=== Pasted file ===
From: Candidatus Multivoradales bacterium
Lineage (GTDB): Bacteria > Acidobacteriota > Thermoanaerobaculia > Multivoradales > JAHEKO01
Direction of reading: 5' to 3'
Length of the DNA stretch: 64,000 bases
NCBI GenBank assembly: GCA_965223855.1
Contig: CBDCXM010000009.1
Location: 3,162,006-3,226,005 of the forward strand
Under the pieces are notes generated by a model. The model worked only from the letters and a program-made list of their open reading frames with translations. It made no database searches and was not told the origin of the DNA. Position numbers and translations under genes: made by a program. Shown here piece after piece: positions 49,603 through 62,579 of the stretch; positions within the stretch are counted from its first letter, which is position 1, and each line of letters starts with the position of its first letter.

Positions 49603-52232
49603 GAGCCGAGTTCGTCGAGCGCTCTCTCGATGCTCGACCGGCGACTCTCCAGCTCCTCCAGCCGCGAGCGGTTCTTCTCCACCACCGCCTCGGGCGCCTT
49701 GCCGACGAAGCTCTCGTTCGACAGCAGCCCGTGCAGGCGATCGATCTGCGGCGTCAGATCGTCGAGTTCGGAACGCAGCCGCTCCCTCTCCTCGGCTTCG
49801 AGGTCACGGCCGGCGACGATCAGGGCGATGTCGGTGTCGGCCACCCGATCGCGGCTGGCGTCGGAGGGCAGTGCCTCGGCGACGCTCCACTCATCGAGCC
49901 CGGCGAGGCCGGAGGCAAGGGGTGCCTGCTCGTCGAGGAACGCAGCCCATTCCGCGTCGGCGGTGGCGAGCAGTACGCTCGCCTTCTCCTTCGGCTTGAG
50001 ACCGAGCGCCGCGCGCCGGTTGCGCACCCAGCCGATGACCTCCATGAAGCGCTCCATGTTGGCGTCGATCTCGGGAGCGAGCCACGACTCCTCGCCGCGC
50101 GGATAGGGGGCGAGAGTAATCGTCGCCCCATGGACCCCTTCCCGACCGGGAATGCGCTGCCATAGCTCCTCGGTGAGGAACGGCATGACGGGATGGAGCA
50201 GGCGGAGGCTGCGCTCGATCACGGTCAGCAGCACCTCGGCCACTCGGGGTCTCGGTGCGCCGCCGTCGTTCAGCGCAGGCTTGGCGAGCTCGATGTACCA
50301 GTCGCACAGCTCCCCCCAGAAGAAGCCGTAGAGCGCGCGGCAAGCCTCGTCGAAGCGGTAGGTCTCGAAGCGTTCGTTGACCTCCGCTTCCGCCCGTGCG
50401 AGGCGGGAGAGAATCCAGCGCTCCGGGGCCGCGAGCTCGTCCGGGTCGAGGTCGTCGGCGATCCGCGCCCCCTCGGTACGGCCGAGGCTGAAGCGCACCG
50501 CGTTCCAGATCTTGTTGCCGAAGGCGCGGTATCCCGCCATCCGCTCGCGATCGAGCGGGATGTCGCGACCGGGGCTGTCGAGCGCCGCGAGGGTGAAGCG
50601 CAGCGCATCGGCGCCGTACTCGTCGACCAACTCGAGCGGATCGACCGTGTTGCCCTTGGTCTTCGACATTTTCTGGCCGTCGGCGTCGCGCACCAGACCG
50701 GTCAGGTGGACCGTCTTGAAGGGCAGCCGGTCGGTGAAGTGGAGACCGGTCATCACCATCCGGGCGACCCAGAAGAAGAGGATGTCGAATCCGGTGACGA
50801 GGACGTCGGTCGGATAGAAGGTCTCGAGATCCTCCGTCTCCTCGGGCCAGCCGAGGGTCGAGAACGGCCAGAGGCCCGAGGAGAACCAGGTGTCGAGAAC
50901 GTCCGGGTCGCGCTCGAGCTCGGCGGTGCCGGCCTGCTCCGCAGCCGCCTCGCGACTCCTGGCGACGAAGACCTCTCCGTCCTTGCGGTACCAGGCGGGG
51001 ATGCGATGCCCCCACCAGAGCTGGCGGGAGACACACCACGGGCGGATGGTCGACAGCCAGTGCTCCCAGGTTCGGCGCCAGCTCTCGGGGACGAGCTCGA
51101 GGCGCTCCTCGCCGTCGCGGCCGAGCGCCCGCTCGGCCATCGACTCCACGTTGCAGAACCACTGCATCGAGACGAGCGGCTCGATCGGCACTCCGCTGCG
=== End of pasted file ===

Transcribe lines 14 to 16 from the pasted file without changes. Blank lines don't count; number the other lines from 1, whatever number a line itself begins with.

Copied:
50001 ACCGAGCGCCGCGCGCCGGTTGCGCACCCAGCCGATGACCTCCATGAAGCGCTCCATGTTGGCGTCGATCTCGGGAGCGAGCCACGACTCCTCGCCGCGC
50101 GGATAGGGGGCGAGAGTAATCGTCGCCCCATGGACCCCTTCCCGACCGGGAATGCGCTGCCATAGCTCCTCGGTGAGGAACGGCATGACGGGATGGAGCA
50201 GGCGGAGGCTGCGCTCGATCACGGTCAGCAGCACCTCGGCCACTCGGGGTCTCGGTGCGCCGCCGTCGTTCAGCGCAGGCTTGGCGAGCTCGATGTACCA